The Council supports the use of a wide range of tools, including environmental taxation, extended producer responsibility (EPR) schemes and improved waste management, to move towards a more circular society. In addition, the Council emphasised the importance of increased investment in clean technologies, as well as more transparent and comparable targets to steer such investments.

See more here

Circular Plastics Alliance commits to increase usage of recycled plastic

More than 100 public and private organisations from throughout Europe have signed a new declaration aimed at increasing the share of recycled plastic used in new products. The alliance hopes to increase the amount of recycled plastics used to make new products in the European Union to 10 million tonnes per year by 2025.

Frans Timmermans, designated first Vice-President of the new European Commission offered the following comment: “I welcome the industry's commitments to rethinking the way we produce and use plastics. By efficiently recycling plastics, we will clean up the planet and fight climate change.”

The declaration sets out concrete strategies to reach the new targets, including improving plastic design, identifying gaps and opportunities in plastic waste collection, developing a research & development agenda for plastics, and establishing a transparent, reliable monitoring system to track plastic flows on the continent.

European Chemical Agency to launch new database to track hazardous substances in products

The European Chemical Agency (ECHA) has announced plans to build a new database for substances of concern in products (SCIP) under the revised Waste Framework Directive (WFD) article 9. ECHA is planning on launching a prototype of the new database in early 2020, with more features being added throughout the year. A stakeholder workshop is tentatively planned for 12 November, where more information will be made available.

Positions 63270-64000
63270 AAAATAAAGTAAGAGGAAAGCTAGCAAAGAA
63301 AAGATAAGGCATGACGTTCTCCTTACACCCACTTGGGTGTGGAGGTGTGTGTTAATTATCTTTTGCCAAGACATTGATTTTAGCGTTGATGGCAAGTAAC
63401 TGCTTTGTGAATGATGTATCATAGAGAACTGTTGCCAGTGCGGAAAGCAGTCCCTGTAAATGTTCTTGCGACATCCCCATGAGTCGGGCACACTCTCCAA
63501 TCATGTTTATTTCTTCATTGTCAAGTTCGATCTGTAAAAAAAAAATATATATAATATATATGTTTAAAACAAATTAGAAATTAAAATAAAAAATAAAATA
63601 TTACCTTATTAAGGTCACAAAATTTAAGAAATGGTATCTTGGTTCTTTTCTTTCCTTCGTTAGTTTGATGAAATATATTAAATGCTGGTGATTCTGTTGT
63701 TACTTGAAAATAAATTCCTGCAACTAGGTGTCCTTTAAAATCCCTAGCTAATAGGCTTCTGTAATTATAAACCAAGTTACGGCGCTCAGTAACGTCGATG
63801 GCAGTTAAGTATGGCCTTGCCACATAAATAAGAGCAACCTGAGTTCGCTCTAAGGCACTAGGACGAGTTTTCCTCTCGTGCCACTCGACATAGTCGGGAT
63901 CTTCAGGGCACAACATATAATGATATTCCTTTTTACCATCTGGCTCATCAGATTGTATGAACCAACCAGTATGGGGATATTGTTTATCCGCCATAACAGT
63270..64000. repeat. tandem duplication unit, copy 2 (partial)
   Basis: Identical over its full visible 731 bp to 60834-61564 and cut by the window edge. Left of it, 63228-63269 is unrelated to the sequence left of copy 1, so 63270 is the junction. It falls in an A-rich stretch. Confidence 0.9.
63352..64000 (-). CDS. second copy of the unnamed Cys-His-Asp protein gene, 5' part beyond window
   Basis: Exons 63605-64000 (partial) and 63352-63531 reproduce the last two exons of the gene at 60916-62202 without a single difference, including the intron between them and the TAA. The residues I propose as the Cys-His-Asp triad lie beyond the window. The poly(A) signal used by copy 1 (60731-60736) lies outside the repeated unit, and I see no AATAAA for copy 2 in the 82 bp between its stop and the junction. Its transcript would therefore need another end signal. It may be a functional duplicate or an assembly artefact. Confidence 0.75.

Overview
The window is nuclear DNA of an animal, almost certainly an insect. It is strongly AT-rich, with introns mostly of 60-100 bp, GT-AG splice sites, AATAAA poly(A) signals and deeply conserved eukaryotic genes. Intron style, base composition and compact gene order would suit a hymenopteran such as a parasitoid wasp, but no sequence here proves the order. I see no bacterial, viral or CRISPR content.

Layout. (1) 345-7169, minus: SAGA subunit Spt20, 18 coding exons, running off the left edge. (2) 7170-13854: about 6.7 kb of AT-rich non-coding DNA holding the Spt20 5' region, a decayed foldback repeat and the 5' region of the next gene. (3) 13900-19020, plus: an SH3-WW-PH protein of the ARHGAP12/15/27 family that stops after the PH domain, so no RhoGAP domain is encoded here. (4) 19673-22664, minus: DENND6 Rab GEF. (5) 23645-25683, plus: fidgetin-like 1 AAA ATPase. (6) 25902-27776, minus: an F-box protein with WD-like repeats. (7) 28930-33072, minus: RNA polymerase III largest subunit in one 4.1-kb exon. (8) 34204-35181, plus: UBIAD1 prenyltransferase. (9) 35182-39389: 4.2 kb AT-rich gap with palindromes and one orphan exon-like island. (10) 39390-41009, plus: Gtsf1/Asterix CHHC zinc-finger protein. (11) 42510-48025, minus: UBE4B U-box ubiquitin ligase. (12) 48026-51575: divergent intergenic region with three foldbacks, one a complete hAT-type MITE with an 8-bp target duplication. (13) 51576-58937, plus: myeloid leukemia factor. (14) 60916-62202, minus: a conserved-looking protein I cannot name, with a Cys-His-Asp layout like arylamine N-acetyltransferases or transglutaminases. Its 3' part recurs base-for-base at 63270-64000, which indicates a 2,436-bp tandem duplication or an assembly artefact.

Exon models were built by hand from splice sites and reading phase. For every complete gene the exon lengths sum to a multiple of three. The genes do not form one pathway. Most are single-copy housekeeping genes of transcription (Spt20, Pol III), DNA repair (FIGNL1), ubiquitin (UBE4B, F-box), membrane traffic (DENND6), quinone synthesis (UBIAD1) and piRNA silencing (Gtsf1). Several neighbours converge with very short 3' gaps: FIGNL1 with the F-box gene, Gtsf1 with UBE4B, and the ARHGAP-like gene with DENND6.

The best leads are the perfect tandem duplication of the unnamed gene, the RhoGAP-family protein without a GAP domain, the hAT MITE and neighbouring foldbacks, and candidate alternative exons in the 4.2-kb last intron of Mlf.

The SCIP database is expected by the policy makers to be useful to waste management companies, as it will provide more certainty regarding which products can be directly recycled, and which need to undergo further processing.

Member States of the European Union will need to transpose the requirements of the revised WFD into national law by July 2020. Companies that place products in the European market will be obligated to submit notifications starting 5 January 2021.

For more information, contact us

Delay to Poison Centre Notification deadline

Further to our article on this subject in September, the European Chemicals Agency (ECHA) has confirmed that the first deadline for poison centre notifications via the new submission portal will be delayed. Initially set for 1st January 2020, the deadline will now be postponed until 1st January 2021.

The European Commission is currently working on adopting a delegated act, which will postpone the first compliance date for Annex VIII requirements. The delay of the deadline is a result of consultations with representatives from the chemical industry.

The Annex VIII amendment will also adopt other changes to the original legal text, aimed at improving the applicability of the requirements to business reality.

For more information, contact us

New initiative aims to increase plastic recycling through product design

A new initiative has been launched with the goal of increasing the recyclability of everyday plastic products. The project brings together Julius-Maximilians-Universität Würzburg, the German Plastics Centre (SKZ) and two partners from the Bavarian plastics industry. The main goal of the project is to increase the share of recycled plastics used by reducing the number of unique materials or components. Complicated plastic products are often not recyclable due to problems sufficiently separating the materials after collection.

Jan Werner of SKZ explained: “We’re focusing on the product design stage because the recyclability aspect has largely been neglected by designers so far.” Closing the gap between the designer and recycler could help increase recycling rates by simply making more products easy to recycle.

The scientists hope to create a software platform that can provide more information on recyclability and the material combinations of different products. The project, which was launched in July, is set to run for three years.